Nightcrawler worms or scientifically called as Lumbricus terrestris have two kinds called the Canadian and European Nightcrawlers.  Although both types are good for fishing, Canadian Nightcrawlers are bigger with a length of 14 inches.  These two are also preferred by those who are fond of fishing because aside from their length, they also have the ability to stay alive for up to minutes even when placed in the hook and submerged in the water.  This will give you more time to tempt the fishes until you finally trap them.  Commonly caught fishes through Nightcrawlers include small mouth bass, tout, carp, catfish, wall eye and large mouth bass.

Now if you are a worm raiser, Nightcawlers are also good because they are by nature hermaphrodite.  This means that they have both the male and female sex organs so even with just two worms on hand, you can already expect reproduction.  They are also not demanding when it comes to food and home.  Organic materials will be more than enough for them and a moist environment will make them even happier.  Should you want to catch them, do it at night especially after a rain because that’s the time when they usually come out.

At the end of the day, if you are tired of fishing, you can also use your Nightcrawler worms for vermicomposting.  Their ability to burrow and consume organic materials makes them suitable for the process thus giving you rich organic fertilizer.

Raising Red Wiggler Worms for Fishing

Friday, March 26th, 2010

handful of composting worms

handful of composting worms

Red wiggler worms can be used for different purposes.  First, they can be used for gardening because their worm castings are perfect organic fertilizer for the plants.  The castings can also be made as compost tea which will be sprayed directly to your crops.  Raising this kind of composting worm can give you nothing but benefits.  If in case you don’t have a garden of your own and you are fond of fishing, good news because Red Wiggler worms are perfect as fishing baits.

When you want to have a good catch, we recommend that you raise your own Red Wiggler worms.  It’s easy so you won’t be burdened at all.  First, set up the worm bin.  You may want to buy commercial bin if you don’t have time to make your own but if you want it to be homemade, just use a plastic container that has a lid and is not transparent.  Drill some holes at the side and bottom for drainage and aeration.  You can use your old newspapers, magazines and cardboards for the bedding.  Cut those into strips and don’t forget to soak them into water but make sure that they are not too soggy.  Once the bin is set, you may carefully place the Red Wiggler worms inside.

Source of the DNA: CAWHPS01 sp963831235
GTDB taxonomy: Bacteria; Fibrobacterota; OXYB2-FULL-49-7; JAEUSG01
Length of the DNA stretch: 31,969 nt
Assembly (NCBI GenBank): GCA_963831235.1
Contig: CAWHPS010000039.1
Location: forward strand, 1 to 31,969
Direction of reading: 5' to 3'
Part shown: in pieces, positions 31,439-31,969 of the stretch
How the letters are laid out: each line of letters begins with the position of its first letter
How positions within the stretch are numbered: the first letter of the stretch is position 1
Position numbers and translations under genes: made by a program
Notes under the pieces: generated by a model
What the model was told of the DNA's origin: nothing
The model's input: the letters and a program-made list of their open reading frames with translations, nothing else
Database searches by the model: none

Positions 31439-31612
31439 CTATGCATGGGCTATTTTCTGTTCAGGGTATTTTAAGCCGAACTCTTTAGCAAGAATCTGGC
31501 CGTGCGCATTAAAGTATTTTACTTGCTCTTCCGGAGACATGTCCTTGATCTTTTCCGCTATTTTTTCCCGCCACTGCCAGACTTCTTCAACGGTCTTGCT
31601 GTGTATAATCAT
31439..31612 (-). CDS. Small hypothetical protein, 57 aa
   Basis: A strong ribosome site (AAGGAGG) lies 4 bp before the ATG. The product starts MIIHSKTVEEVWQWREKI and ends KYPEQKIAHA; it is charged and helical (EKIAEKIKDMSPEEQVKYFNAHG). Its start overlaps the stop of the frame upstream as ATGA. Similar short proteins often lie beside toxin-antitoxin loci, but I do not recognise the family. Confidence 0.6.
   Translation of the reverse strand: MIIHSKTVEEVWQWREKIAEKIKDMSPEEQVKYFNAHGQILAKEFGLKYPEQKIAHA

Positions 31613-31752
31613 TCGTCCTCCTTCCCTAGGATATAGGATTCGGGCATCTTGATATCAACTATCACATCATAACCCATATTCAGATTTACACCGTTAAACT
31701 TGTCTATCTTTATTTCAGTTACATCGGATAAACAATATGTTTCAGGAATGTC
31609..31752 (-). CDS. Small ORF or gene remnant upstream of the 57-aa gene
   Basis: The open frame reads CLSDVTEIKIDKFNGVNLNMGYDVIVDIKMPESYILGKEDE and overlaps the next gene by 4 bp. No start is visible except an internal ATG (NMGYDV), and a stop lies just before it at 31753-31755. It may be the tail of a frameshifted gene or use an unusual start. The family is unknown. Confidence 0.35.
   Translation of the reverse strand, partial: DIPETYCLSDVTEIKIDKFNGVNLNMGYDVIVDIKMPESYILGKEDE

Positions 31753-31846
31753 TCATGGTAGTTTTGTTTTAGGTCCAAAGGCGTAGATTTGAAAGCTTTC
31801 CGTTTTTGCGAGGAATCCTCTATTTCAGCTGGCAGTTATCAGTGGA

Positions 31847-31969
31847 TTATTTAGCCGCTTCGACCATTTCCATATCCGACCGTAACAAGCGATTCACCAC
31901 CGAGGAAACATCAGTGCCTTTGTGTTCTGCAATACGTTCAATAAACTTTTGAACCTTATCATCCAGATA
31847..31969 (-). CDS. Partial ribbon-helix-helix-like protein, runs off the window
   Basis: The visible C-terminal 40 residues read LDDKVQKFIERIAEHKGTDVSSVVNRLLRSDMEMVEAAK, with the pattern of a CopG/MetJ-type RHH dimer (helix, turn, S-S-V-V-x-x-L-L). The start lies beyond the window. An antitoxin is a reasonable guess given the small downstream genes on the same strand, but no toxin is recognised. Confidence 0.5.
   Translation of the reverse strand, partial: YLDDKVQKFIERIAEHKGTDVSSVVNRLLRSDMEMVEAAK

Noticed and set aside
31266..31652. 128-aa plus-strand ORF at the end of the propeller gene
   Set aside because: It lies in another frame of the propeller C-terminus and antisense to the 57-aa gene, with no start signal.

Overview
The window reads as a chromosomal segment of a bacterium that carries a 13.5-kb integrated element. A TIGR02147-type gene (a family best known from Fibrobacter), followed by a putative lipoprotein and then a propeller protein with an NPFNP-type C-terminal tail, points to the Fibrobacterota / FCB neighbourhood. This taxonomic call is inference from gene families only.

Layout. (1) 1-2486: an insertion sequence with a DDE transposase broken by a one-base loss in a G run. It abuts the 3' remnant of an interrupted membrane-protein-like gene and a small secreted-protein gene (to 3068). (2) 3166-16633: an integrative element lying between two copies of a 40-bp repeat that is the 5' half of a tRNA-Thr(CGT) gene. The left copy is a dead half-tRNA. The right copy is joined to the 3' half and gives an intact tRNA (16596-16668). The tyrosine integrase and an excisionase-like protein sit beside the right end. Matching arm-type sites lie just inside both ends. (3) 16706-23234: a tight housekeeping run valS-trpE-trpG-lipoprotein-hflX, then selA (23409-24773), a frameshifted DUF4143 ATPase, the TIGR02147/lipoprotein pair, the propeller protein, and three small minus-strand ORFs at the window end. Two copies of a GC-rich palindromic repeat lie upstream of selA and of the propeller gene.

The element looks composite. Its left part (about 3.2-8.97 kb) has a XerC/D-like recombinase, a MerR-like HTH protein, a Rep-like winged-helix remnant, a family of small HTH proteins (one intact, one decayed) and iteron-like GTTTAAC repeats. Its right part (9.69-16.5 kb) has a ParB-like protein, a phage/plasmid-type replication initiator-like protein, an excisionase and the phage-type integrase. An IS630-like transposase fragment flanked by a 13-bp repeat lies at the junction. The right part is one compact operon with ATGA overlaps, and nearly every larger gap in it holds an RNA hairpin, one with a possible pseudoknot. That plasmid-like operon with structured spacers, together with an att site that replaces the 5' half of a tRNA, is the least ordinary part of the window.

Maintain the bin properly.  Food and temperature is very important so you have to be careful on those things.  Organic materials like kitchen scraps (free from oil), fruit peeling, grass cutting (those that were not sprayed with insecticides and pesticides only), tea bags, coffee grounds and more would be good for them but dairy products, meat, fish and fresh manure wouldn’t do them any good.  Temperature should also be at 50-80 degrees Fahrenheit and the bin should be located in an area that is not too hot or too cold.

In just few weeks, your red worms will multiply.  You can already have irresistible baits and the good thing about Red Wiggler worms is that they do not immediately die when placed in the hook.  This will give you time to lure your fishes.